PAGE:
Industry codes are hierarchical in nature, enabling you to filter to increasing granularity. For example, ISIC is subdivided into a 4 level structure:
(1393, ‘manufacture of carpets and rugs’)
(139, ‘manufacture of other textiles’)
(13, ‘manufacture of textiles’)
(C, which includes codes 10-33, ‘manufacturing’)
There are two main types of industry code scheme:
- Supra-national schemes, of which the two most important ones are the UN’s ISIC scheme, and the EU’s NACE scheme. These provide a common and coherent framework on which national schemes can be based, or at least mapped to, which in turn allows comparison of industries across multiple jurisdictions and code schemes
- National schemes. These have been created by governments (typically the national statistics authority or Ministry of Finance) and are usually tailored in some way to the industrial focus of that country (for example, Norway might have more categories for fishing than would Austria). They are often based on supra-national schemes, although those supra-national schemes are often a level of granularity less than the national ones.
It’s worth noting that not all schemes map cleanly to the supra-national schemes – for example the US’s NAICS system doesn’t map 1:1 with ISIC, nor even n:1 (many NAICS codes to 1 ISIC code), meaning that such mappings have some fuzziness or best-fit to them.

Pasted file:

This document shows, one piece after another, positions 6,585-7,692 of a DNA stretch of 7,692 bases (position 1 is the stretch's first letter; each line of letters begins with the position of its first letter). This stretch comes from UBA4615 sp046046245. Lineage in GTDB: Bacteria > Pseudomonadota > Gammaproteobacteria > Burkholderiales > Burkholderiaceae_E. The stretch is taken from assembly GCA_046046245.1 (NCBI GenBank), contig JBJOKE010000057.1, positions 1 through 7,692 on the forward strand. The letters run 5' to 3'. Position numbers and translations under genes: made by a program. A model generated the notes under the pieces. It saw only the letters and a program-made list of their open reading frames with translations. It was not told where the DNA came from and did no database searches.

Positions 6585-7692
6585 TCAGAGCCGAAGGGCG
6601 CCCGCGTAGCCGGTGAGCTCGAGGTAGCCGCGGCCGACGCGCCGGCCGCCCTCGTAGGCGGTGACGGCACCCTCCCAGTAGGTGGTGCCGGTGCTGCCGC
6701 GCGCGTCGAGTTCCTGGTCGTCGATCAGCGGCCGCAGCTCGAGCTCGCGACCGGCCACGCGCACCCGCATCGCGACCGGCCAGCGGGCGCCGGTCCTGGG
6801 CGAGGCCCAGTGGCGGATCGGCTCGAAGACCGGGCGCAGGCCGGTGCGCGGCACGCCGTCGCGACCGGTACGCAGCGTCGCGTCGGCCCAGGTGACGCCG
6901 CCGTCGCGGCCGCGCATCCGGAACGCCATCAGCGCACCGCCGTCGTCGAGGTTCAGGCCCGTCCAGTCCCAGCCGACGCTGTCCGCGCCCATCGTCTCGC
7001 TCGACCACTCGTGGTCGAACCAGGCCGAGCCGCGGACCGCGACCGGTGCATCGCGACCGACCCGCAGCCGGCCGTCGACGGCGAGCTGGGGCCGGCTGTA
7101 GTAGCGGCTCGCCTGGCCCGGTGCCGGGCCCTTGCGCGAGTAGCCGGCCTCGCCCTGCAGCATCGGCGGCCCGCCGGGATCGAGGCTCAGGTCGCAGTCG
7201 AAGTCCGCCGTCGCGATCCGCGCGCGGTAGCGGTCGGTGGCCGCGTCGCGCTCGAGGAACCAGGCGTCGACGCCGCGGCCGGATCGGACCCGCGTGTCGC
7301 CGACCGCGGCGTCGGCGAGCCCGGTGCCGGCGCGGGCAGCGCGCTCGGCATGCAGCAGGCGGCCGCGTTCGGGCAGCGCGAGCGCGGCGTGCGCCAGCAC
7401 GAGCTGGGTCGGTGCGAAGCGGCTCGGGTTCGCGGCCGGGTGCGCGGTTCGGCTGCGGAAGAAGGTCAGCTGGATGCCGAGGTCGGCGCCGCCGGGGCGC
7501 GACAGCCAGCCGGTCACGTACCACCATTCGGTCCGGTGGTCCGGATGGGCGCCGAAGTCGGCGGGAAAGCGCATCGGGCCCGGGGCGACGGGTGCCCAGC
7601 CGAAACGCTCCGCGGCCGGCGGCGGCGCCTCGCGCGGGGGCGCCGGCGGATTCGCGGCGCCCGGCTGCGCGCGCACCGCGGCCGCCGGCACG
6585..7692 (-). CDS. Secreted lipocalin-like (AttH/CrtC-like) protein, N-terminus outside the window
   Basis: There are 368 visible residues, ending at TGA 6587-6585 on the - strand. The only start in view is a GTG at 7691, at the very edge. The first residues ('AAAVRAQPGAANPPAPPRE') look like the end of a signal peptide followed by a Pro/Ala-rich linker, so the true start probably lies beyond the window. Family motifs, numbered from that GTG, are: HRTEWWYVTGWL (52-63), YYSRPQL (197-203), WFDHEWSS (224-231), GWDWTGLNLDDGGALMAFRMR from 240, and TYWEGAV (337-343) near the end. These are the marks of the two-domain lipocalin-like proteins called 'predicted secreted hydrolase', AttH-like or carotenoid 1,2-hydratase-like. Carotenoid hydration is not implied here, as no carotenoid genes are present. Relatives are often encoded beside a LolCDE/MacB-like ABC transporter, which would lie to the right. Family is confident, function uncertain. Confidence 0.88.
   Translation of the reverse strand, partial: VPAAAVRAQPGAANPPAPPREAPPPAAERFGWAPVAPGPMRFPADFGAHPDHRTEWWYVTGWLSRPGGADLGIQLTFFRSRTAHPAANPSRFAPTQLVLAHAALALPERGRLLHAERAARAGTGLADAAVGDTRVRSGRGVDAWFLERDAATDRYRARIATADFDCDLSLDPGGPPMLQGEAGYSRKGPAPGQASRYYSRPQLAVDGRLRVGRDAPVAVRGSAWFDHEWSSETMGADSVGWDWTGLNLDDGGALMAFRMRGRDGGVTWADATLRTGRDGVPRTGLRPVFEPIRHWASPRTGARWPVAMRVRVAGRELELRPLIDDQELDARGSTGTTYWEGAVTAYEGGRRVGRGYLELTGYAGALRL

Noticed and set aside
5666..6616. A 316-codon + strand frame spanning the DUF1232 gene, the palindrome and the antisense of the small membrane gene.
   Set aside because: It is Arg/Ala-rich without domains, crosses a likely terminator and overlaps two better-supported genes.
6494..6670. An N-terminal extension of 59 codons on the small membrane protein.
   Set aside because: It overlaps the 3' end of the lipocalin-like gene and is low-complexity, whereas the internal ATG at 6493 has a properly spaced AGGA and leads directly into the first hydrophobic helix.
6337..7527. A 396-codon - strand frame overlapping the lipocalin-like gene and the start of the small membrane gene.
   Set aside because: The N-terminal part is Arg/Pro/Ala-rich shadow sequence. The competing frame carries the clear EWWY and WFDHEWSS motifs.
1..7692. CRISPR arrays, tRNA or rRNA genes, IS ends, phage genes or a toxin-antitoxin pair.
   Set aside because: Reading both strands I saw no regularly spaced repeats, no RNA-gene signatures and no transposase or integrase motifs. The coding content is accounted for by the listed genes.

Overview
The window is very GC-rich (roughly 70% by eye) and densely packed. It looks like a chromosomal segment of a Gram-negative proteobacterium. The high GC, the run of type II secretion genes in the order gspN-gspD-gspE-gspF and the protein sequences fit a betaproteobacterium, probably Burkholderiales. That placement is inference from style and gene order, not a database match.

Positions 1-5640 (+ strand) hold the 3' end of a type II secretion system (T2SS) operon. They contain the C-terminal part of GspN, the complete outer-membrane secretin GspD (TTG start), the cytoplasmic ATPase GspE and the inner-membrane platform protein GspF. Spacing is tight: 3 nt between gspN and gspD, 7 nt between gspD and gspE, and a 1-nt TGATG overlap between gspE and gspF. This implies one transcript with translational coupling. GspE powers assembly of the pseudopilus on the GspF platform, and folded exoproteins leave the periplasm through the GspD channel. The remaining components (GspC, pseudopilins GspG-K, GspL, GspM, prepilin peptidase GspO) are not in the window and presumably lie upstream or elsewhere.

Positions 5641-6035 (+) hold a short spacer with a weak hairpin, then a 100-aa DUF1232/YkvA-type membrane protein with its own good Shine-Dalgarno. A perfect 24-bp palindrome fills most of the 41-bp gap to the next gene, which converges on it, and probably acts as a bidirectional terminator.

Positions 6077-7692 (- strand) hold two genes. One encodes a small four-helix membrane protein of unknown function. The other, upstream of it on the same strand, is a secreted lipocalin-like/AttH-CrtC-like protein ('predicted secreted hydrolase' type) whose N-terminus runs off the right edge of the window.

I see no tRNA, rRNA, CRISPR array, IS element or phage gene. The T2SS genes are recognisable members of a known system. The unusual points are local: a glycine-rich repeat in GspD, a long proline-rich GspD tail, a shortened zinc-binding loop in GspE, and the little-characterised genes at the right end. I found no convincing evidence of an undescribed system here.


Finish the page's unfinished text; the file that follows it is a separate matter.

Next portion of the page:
On the website search results can be filtered by ISIC (Revision 4) sections, which opens up a powerful new way to sort companies.
For example, in the gif below, we used filters to find the 27 companies registered in the UK whose industry codes cover both ‘Mining and Quarrying’ and ‘Human Health and Social Work’ activities:
A full list of section titles you can sort by is available below.
A – Agriculture, forestry and fishing
B – Mining and quarrying
C – Manufacturing
D – Electricity, gas, steam and air conditioning supply
E – Water supply, sewerage, waste management and remediation activities
F – Construction
G – Wholesale and retail trade, repair of motor vehicles and motorcycles
H – Transportation and storage
I – Accommodation and good service activities
J – Information and communication
K – Financial and insurance services
L – Real estate activities